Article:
Your Voice is a way for readers to share questions with us, and an opportunity for Little League® to provide some important information and guidance. We are excited about our continued conversations, and, as always, we invite you to share your thoughts, suggestions, and questions to parents@LittleLeague.org.
Justin from Pennsylvania – Is it fair to the children on the team that deserve to be all-stars to carry extra players, who may not be all-star caliber, just to get 12 players and three coaches?
Little League – The virtue of playing on a Little League® International Tournament team is that it creates additional opportunities to travel, play, and compete for a group of players who will represent their community. Every player on a Little League “all-star” team is chosen because he or she has the skill to contribute to its success, and it should be the intent of each team to give the maximum number of children the ability to be a part of that thrilling and fun tournament experience.
To assist with expanding that opportunity to more children each summer, it was decided to proportionally limit the number of coaches (see 2019 Rules and Regulation Changes) which, in turn, encourages leagues to carry a full roster of 14 players and requires more game involvement, through mandatory play, by players on teams with 12 or fewer players.
Any tournament team can have up to 14 players. The league, Player Agent, and team’s manager should have the best interests of each player at heart when going through the tournament team selection process. If any local league has a large compliment of age-eligible players, there is no reason why not to take 14 players, especially since Tournament Rule 9 (mandatory play) only requires each player to have a single at-bat in each game.
Mike from Oklahoma – If my home league’s team is hosting a tournament game, why is the team not the home team?
Little League – During the Little League® International Tournament, the game sites are predetermined by the District Administrator. The seeds are selected separately, typically by a blind draw, which makes it possible for a team to play on its home field.
A coin flip conducted by the Game Director approximately one hour prior to the start of the game, determines which team will be the home team for that game. Commonly, the team that travels the furthest to the game site, has the option to “call” the coin flip. The winner of the coin flip selects which dugout (home or visitor) the team will occupy during the game.
Barbara from Mississippi – Can parents sit in the stands and stream Little League all-star games using Internet social media platforms?
Little League – Yes. At the State level and below, unless posted otherwise at the game site, a parent who wants to stream a tournament game, may do so, provided the video is available only through that person’s personal social media page. The video cannot be distributed, gifted, or sold to anyone. The parent also may not impede anyone’s opportunity to watch the game.
It is also possible for that parent to stream the game on behalf of a local league, but the video can only be posted to the local league’s social media page or website. The league/team should also make the Game Director aware, so the other team can be made aware.
Additional direction is available by visiting Little League University a review the Internet Webcast and Streaming FAQs, Guidelines, and Policies.
Jeremy from Nebraska – Can a local league start fall ball registration before all-stars is over?
Little League – Sure. In fact, it is a best practice for local leagues to capitalize on the publicity and excitement of the District Tournament to promote player and adult volunteer registration for Fall Ball and the coming regular season. There are plenty of opportunities to increase awareness for the local league and district by using a variety promotional outlets.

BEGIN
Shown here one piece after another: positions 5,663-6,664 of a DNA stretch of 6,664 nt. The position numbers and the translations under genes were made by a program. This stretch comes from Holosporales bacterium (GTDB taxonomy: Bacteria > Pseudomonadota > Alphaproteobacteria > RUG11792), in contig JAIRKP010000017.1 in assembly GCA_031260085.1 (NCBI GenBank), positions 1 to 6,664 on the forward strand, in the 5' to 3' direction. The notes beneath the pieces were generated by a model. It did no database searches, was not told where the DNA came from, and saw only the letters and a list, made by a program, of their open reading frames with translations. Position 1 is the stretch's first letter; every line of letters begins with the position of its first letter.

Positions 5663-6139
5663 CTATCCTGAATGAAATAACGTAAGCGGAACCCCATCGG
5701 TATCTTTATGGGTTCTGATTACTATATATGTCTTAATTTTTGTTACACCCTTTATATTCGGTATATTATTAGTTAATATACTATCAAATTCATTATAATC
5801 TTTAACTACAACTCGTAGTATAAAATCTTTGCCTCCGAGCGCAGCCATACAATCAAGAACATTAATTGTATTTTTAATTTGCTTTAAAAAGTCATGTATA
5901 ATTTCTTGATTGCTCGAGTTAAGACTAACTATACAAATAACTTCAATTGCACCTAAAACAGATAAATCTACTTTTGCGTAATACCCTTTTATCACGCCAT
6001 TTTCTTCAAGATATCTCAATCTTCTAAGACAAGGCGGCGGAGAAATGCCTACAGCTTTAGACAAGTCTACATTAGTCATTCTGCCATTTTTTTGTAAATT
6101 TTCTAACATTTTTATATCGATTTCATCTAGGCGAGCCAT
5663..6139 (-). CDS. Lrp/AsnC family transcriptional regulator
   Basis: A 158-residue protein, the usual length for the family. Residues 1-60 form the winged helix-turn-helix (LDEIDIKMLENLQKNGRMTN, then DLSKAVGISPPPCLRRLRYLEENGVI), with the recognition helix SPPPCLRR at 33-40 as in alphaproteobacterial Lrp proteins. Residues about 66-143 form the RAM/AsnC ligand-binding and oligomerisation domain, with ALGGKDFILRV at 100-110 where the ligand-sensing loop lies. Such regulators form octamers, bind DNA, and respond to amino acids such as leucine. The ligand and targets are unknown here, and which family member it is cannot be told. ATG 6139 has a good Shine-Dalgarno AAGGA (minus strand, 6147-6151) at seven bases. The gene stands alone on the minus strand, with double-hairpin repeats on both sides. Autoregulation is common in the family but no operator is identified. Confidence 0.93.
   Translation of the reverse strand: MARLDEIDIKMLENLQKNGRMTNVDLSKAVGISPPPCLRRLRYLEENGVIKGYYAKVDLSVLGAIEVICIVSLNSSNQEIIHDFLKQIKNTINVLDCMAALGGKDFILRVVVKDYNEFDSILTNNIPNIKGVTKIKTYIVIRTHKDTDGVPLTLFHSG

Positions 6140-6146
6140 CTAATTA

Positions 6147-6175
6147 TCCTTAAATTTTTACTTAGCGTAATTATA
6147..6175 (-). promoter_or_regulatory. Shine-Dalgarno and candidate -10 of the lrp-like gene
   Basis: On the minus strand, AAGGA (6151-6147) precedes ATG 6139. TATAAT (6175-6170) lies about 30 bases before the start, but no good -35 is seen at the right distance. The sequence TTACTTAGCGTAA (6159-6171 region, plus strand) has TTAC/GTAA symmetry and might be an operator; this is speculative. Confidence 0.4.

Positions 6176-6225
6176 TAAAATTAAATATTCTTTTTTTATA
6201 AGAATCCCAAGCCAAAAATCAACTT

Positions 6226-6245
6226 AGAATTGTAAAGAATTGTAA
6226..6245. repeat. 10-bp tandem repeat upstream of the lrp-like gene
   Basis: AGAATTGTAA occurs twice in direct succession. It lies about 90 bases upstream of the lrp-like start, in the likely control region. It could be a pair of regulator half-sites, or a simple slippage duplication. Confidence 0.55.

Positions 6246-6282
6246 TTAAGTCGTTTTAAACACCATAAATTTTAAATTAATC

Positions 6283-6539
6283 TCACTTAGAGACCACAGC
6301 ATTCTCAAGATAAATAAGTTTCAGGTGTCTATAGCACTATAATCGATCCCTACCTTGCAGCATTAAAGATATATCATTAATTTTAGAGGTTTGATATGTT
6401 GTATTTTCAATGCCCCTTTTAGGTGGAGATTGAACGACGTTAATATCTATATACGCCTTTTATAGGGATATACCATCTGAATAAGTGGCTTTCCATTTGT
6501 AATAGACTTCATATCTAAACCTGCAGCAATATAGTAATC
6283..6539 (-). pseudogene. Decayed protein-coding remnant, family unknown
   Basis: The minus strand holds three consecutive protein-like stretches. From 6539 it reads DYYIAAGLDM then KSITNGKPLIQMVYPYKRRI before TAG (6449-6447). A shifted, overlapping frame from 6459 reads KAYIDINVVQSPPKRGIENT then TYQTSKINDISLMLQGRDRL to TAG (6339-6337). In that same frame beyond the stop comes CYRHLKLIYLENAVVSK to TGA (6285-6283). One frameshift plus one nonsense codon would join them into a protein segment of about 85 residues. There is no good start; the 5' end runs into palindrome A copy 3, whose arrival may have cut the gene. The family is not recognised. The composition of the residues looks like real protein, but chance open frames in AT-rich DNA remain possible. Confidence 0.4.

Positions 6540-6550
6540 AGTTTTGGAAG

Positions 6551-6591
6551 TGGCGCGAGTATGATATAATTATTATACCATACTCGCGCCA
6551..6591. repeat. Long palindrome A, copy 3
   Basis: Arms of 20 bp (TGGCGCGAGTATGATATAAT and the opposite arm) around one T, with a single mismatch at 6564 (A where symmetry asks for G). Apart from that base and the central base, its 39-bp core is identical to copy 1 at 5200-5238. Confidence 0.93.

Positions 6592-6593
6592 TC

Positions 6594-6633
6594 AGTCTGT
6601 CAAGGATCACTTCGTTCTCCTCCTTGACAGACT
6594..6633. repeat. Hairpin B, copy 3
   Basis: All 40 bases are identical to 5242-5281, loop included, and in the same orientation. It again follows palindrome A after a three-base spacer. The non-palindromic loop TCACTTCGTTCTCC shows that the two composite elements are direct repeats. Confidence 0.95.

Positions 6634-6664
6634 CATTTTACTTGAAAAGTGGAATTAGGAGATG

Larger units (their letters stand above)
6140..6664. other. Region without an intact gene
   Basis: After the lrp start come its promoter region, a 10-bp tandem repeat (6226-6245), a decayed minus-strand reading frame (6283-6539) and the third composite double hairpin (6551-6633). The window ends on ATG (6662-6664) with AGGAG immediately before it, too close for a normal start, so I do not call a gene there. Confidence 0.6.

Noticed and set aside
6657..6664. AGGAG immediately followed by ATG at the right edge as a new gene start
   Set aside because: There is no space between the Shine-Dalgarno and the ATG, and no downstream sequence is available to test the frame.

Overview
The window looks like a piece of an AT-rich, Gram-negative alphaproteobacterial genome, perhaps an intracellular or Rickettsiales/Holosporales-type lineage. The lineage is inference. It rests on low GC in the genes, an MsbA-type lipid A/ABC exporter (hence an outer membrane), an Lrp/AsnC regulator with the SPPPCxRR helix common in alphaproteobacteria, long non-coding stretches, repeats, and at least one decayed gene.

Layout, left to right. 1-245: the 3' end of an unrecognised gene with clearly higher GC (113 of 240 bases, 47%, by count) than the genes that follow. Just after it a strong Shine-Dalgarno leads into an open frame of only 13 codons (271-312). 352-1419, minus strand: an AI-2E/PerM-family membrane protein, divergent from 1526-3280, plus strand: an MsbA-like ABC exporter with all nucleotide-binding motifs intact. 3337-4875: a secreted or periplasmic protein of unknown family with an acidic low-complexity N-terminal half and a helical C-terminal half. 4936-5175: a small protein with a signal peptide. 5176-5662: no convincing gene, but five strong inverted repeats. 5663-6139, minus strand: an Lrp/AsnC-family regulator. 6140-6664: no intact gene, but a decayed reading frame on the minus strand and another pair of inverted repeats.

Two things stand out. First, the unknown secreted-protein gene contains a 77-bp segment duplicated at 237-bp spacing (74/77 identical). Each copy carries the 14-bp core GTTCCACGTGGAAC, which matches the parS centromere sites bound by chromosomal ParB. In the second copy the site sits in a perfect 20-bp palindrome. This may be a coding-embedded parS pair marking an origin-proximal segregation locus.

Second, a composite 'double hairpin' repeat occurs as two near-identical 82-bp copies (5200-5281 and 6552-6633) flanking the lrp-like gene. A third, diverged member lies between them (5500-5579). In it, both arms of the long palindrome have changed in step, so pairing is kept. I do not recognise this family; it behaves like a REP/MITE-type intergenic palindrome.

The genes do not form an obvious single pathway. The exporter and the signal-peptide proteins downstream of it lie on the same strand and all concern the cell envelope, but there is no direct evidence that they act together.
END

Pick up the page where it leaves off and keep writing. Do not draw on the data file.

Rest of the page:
Marcelle from North Dakota – Where does the money go that is collected during each Tournament game?
Little League – There are a few common fundraising methods that are used by local leagues and districts during the Little League International Tournament season. The district collection involves “passing the can,” allowing anyone attending the game to contribute a sum of money to help offset the cost of medals, tournament flags, and other general tournament operating expenses. Leagues hosting tournament(s) may also operate a “50-50” drawing during games, with the league’s amount going into its general funds.
Emilee from Washington – My daughter is 11, and plays on a travel ball team. The manager of the team is telling me, and her, she can’t play Little League and be on the travel team too. Is this true?
Little League – No. A travel ball or select team manager has no influence on a local Little League. If such a statement is made to you or your child, you should give serious consideration as to the reasoning, and make your local league’s Board of Directors aware. Little League and travel or select teams can independently co-exist because one play option has no bearing on the other.
Parents must be aware that there are individuals with ties to travel or select teams who may also be approved and appointed as coaches and managers in local Little Leagues. Even though these individuals can have a connection to select teams, in no way should that impact or be leveraged against your child’s opportunity to participate and enjoy Little League. In fact Little League has a policy statement regarding travel ball.
Bailey from North Carolina – Can a parent who volunteered in the league during the regular season, help coach a team during summer and fall ball seasons?
Little League – Yes. Anyone who is approved and appointed as a league volunteer for the current year, can continue to volunteer throughout the local league’s activities during the same year.
If you have questions that can be answered in a future edition of Your Voice, please email: parents@LittleLeague.org.